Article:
|Part of The Burma Campaign|
|Empire of Japan|
|Commanders and leaders|
The Taukkyan Roadblock was an engagement in the Burma campaign in World War II. It was an attempt to clear a roadblock held by elements of the Japanese 33rd Division, which was preventing the evacuation of the main force of the Burma Army from Rangoon. After heavy fighting throughout 7 March 1942, and a counterattack that night, the roadblock was taken on the early morning of 8 March, with little resistance. As a result, the Burma Army was able to withdraw northwards unimpeded, and avoid being captured in Rangoon by the Japanese forces.
Main article: Battle of Pegu
Taukkyan is a village north of Rangoon, at a junction where the road from Rangoon north towards Prome met the road eastwards to Pegu. Pegu is strategically located to cover Rangoon from an attack from the east, and so in early 1942 it had been garrisoned by a force of Indian troops from the 48th Indian Infantry Brigade. However, this force had been outflanked by a Japanese attack, and was now surrounded. On the 6th of March, a force from 1st Battalion 11th Sikh Regiment was sent north from Rangoon to relieve Pegu, but stopped partway to take up a defensive position on the Taukkyan-Pegu road, after reports of extensive Japanese infiltration. The battalion held this position overnight, and early on the 7th, following the Battle of Pegu, the survivors of the garrison pulled out of Pegu and fell back through their lines. That evening, the battalion then withdrew towards Taukkyan.
Meanwhile, on the 6th, the decision had been made to evacuate Rangoon and march north towards Prome. However, the Japanese army had moved around the garrisons on the Pegu road, and had established a strong roadblock at Taukkyan. As a result, the whole of Burma Army, including the Army HQ for Burma, the bulk of 17th Indian Division, and 7th Armoured Brigade were caught in Rangoon, unable to retreat northwards.
It became apparent that the roadblock needed to be cleared, as otherwise the bulk of the Burma Army would be surrounded. The first attack, on the 7th, was made by a troop of M3 Stuart light tanks, from the 7th Hussars, with infantry support; however, they withdrew with the loss of one tank and heavy infantry casualties. A second attack was made by a squadron of 2nd Royal Tank Regiment with artillery support, and by the 1st Battalion Gloucestershire Regiment, but this was unsuccessful. The final attack that day was made by two companies of the 2nd/13th Frontier Force Rifles, which again failed, and the surviving forces withdrew to establish a defensive perimeter for the night. The Japanese launched a heavy counter-attack during the night, but despite being pushed into hand-to-hand combat, the battalion was still holding its place the next morning.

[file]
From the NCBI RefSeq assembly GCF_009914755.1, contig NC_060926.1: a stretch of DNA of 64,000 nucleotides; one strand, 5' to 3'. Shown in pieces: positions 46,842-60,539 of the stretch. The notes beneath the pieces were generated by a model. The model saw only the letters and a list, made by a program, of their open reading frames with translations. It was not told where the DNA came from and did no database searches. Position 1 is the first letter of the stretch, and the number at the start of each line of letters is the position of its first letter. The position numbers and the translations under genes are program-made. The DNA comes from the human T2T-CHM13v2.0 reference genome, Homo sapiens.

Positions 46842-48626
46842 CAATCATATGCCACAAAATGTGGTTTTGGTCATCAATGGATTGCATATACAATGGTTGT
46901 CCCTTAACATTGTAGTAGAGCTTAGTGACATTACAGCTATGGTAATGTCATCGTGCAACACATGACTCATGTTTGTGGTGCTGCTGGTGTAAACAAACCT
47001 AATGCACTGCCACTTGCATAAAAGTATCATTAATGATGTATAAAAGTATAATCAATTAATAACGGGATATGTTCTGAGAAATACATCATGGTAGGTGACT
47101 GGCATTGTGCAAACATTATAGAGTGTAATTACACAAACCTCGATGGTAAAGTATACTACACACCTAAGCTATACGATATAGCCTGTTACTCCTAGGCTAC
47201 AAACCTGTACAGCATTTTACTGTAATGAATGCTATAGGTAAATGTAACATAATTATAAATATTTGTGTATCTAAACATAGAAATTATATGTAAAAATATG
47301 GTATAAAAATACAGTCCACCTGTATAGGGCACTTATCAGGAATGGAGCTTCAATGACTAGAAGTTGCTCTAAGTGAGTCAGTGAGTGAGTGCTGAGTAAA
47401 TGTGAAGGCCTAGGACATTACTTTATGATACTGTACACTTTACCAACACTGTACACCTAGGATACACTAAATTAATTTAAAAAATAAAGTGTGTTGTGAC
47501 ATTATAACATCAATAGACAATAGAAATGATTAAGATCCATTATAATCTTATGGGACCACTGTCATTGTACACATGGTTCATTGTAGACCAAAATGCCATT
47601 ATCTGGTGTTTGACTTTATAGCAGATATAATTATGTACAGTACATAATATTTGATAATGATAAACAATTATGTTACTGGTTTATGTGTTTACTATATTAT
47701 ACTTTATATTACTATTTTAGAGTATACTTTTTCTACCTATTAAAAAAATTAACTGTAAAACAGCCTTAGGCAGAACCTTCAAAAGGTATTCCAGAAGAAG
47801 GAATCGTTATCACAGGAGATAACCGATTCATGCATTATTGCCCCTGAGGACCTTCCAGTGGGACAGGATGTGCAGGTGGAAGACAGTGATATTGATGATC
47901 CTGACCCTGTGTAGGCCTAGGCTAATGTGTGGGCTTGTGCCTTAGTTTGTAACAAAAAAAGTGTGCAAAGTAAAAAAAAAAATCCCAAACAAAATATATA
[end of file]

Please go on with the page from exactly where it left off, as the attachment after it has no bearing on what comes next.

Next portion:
The only fresh troops available were the 1st/11th Sikhs, withdrawing from Pegu, and the 1st/10th Gurkha Rifles. A plan was prepared for them to attack the roadblock at 8.45 on the morning of the 8th, with artillery support. A squadron from the 7th Hussars would support the attack; other units involved included a detachment of the Burma Military Police, attached to the Gloucestershire Regiment. Whilst moving into position, the Sikhs were attacked by a force of Japanese aircraft, taking severe casualties; the Gurkhas, meanwhile, lost their way to the forming-up area and did not arrive in time.
The artillery barrage failed to materialise, and the 11th Sikhs and 7th Hussars moved toward the roadblock, with the Sikhs breaking into an unexpected bayonet charge. The small garrison present immediately abandoned the roadblock and fled, leaving the British forces in control without any significant resistance.
Japanese forces launched a small counter-attack in approximately platoon strength, with air support, shortly after the Sikhs had occupied the roadblock, but were quickly repelled. This was the limit of the Japanese response. It later transpired that General Iida, the Japanese commander, had anticipated that the British would stand and fight in Rangoon, and so had ordered the 33rd Division, the force moving against the city, to push forwards with speed rather than to try and surround the city. As a result, a strong roadblock had been laid at Taukkyan, but only with the intention of protecting the division's flanks; once it had passed through and was marching on Rangoon, the garrison was withdrawn.
The first of the rear-area units passed through the roadblock shortly after it was secured, and the convoys continued until around noon, at which point the bulk of Burma Army had been fully evacuated. The combat units withdrew through Taukkyan at around 4.30pm, and the Sikh rearguard moved northwards at 6pm.
The battle honour of Taukyan was awarded to one British regiment, the Gloucestershire Regiment, for their role in the engagement. It was not claimed by the 7th Hussars or the Royal Tank Regiment, nor by the 11th Sikhs.
TR Moreman, The Jungle, the Japanese and the British Commonwealth armies at War 1941–45, (London: Frank Cass, 2005)